[Editor’s Note: With steelhead season coming into full swing, it seemed a good time to reacquaint folks with the species in all its glory.]
Anglers throughout the Pacific Northwest and the Great Lakes region have developed distinct fly-fishing cultures around fall and winter steelhead runs—some anglers dedicated to swinging wet flies, others to nymphing below an indicator, and the most “out there” group fixated on skating dry flies. Northwestern steelheaders pride themselves on their single-minded commitment to the pursuit, putting in long hours of fruitless casting and enduring cold, rainy conditions. The payoff for all this time and effort is “the tug”: the rush of an explosive strike followed by scorching runs and acrobatic leaps, hopefully culminating in bringing a double-digit fish to hand.
Summer vs. Winter
Steelhead are often identified as either summer-run or winter-run fish, reflecting a biological oddity in the species’ behavior. Summer-run steelhead, which enter rivers between May and October, are actually sexually immature when they leave the ocean, which means they continue to develop in fresh water. These are generally the populations that travel deep inland to spawn. Winter-run fish are sexually mature when they head upstream and usually have a shorter trip to their spawning grounds. All steelhead spawn from late winter through spring, but the timing of the runs varies widely, and sometimes summer-run and winter-run fish overlap.
Range and Habits
Although they are not genetically different from rainbow trout, steelhead (Oncorhynchus mykiss) represent a completely different life history. Born in headwater streams, they migrate to the ocean or large lakes, returning after two or three years to spawn. This is a huge generalization, though, because there are many variations on this model, with observable differences from watershed to watershed.
The original range of steelhead stretched from Mexico’s Baja peninsula north to the Alaska Peninsula, with a lighter distribution on the eastern (Asian) side of the Pacific. Unfortunately, the past several decades have seen a marked decline in steelhead numbers due to a variety of factors. Among the manmade causes are dams, water diversion for irrigation, changing of natural flow regimes, destruction of spawning habitat, increased water temperatures, and competition from hatchery fish. Of the 15 distinct population segments on the West Coast of the U.S., the National Marine Fisheries Service lists one as “endangered,” nine as “threatened” and one as a “species of concern.”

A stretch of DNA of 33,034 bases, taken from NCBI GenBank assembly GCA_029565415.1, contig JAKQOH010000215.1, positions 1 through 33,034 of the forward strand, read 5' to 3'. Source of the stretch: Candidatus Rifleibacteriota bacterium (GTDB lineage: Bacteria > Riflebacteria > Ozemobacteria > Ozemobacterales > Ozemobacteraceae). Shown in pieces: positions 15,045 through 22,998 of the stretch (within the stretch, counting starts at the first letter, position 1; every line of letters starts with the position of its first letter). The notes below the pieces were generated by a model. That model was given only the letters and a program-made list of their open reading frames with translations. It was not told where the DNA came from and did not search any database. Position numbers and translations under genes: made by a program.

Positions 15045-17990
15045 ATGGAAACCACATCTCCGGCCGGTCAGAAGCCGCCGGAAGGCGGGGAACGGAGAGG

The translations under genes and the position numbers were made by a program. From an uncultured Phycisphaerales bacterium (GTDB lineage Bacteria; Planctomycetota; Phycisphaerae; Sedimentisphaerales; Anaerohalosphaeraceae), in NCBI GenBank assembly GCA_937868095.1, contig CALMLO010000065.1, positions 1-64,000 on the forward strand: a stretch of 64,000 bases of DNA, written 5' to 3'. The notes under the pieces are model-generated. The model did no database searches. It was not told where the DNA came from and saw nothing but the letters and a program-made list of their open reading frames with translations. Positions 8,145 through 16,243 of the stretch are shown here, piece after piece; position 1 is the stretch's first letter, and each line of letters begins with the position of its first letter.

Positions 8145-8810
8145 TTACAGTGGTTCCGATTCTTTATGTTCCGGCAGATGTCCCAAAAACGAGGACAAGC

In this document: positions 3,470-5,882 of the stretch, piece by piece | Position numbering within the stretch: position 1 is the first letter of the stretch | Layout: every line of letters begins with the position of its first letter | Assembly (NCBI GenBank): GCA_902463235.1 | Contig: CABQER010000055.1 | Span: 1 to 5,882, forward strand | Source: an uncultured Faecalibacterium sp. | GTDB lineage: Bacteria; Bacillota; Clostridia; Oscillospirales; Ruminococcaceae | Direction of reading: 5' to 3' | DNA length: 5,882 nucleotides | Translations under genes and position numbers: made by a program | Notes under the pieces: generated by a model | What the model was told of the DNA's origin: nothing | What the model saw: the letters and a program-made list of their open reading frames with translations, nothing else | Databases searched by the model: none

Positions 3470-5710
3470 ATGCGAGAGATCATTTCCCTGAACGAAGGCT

Steelhead were introduced to the Great Lakes as early as 1876, when rainbows from California’s McCloud River and Campbell’s Creek were released in the Au Sable river of northern Michigan, but it was the modern stocking programs of the 1960s that are responsible for today’s fantastic runs in rivers throughout the Great Lakes system. Today, large hatchery operations supplement wild reproduction to create fisheries much more prolific than those in the steelhead’s native range.
Steelhead flies run the gamut from the traditional to the obscene, and there are specific patterns designed for certain times of year and water conditions. Feather- and hairwing wet flies that resemble Atlantic salmon patterns—such as the Green Butt Skunk, Polar Shrimp, and Silver Hilton—dominate the classic category. Modern tube flies, such as the Popsicle, feature garish fluorescent marabou and flash. Great Lakes anglers focus more on egg patterns and nymphs, with only a few diehards swinging traditional wets. Skating patterns range from monstrosities, such as Bombers and Waller Walkers, to daintier caddisfly imitations.